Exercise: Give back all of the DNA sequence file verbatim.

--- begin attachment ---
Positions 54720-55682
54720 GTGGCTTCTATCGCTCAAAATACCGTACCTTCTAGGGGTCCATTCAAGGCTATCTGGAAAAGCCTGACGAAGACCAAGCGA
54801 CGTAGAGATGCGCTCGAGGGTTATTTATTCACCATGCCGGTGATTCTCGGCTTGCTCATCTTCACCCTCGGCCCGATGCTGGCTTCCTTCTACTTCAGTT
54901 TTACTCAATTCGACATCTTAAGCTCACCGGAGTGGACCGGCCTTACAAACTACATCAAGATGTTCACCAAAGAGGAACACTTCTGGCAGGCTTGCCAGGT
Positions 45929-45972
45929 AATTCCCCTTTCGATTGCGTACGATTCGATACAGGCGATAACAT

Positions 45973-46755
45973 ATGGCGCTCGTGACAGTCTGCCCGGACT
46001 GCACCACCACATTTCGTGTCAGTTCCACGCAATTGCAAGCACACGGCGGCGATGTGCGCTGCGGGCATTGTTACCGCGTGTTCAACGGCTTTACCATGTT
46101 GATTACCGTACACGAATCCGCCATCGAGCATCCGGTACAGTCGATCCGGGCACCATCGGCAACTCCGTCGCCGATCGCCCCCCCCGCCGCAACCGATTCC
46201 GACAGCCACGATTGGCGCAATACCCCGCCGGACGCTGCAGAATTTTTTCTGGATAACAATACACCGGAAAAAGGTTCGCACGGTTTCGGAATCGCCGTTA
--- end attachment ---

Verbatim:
Positions 54720-55682
54720 GTGGCTTCTATCGCTCAAAATACCGTACCTTCTAGGGGTCCATTCAAGGCTATCTGGAAAAGCCTGACGAAGACCAAGCGA
54801 CGTAGAGATGCGCTCGAGGGTTATTTATTCACCATGCCGGTGATTCTCGGCTTGCTCATCTTCACCCTCGGCCCGATGCTGGCTTCCTTCTACTTCAGTT
54901 TTACTCAATTCGACATCTTAAGCTCACCGGAGTGGACCGGCCTTACAAACTACATCAAGATGTTCACCAAAGAGGAACACTTCTGGCAGGCTTGCCAGGT
Positions 45929-45972
45929 AATTCCCCTTTCGATTGCGTACGATTCGATACAGGCGATAACAT

Positions 45973-46755
45973 ATGGCGCTCGTGACAGTCTGCCCGGACT
46001 GCACCACCACATTTCGTGTCAGTTCCACGCAATTGCAAGCACACGGCGGCGATGTGCGCTGCGGGCATTGTTACCGCGTGTTCAACGGCTTTACCATGTT
46101 GATTACCGTACACGAATCCGCCATCGAGCATCCGGTACAGTCGATCCGGGCACCATCGGCAACTCCGTCGCCGATCGCCCCCCCCGCCGCAACCGATTCC
46201 GACAGCCACGATTGGCGCAATACCCCGCCGGACGCTGCAGAATTTTTTCTGGATAACAATACACCGGAAAAAGGTTCGCACGGTTTCGGAATCGCCGTTA